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As with his creative works, Merce Cunningham had a vision for his legacy

The choreography created a precedent-setting living egacy plan to avoid the bitter feuds that entangled Martha Graham's work after her death.

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In this 2007 photo, choreographer Merce Cunningham watches his dancers rehearse at his dance studio in Manhattan.

Ronna Gradus/ Miami Herald/ AP/File

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The modernist choreographer Merce Cunningham, who died July 26 at age 90, was always ahead of his time. He was even ahead of his own departure from this world, announcing in June his wishes for the sequel to his life. "Merce was an artistic maverick and the gentlest of geniuses," says Judith R. Fishman, chairman of the Cunningham Dance Foundation, which is charged with carrying out his instructions, including a world tour by his dance company, ending in a New York performance with all tickets only $10.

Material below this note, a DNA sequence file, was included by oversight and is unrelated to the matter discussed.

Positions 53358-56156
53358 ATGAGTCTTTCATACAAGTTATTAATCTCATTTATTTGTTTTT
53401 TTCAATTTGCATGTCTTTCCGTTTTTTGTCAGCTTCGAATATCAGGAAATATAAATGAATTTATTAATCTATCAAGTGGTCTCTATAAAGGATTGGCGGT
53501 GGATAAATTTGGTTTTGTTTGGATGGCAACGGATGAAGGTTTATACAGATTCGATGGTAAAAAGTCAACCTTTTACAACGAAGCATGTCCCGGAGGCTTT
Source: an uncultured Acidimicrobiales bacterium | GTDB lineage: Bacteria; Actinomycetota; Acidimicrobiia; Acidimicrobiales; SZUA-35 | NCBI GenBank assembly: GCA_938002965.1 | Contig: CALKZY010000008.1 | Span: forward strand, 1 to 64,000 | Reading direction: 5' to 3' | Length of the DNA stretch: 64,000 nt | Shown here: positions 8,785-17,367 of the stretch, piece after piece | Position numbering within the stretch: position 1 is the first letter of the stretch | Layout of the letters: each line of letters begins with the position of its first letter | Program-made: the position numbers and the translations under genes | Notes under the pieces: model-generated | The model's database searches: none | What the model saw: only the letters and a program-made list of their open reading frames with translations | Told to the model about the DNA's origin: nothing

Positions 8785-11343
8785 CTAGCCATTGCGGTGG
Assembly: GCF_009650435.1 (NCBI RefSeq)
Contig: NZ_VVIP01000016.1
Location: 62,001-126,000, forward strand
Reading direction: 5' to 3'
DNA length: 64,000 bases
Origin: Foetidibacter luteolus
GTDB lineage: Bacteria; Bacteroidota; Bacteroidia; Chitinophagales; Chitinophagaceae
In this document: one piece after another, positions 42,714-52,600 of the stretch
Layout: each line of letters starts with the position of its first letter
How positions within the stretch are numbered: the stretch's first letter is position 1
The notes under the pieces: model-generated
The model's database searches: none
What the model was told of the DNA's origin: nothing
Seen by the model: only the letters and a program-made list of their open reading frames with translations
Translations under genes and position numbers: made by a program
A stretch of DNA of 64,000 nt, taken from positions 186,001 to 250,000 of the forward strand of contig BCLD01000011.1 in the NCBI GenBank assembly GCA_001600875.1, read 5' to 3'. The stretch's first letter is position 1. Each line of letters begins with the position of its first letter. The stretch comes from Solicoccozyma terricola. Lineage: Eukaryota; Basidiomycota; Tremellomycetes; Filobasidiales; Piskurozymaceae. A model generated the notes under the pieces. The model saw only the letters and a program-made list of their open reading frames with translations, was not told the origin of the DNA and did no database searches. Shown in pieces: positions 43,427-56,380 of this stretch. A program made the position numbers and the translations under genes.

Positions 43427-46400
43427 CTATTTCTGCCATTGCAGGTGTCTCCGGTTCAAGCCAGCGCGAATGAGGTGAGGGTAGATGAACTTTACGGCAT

His vision was always a combination of the very explicit (his choreographed movements) and the open-ended (numerous collaborative elements). In his piece "Split Sides," for example, an onstage roll of the dice determines all elements at each performance. Only then do dancers discover the costumes, set, lighting, and score. They leap about barefoot, their movements almost autonomous, like leaves swirling in the wind. Thirty-two different combinations are possible, reflecting Cunningham's embrace of chance.

Yet, in a press conference held in Cunningham's dance studio shortly before his death, Fishman announced, "The future of his life's work cannot be left to chance."

Trevor Carlson, executive director of the foundation, describes Cunningham's "precedent-setting" living legacy plan, a model for other cultural groups "transitioning to a post-founder existence."

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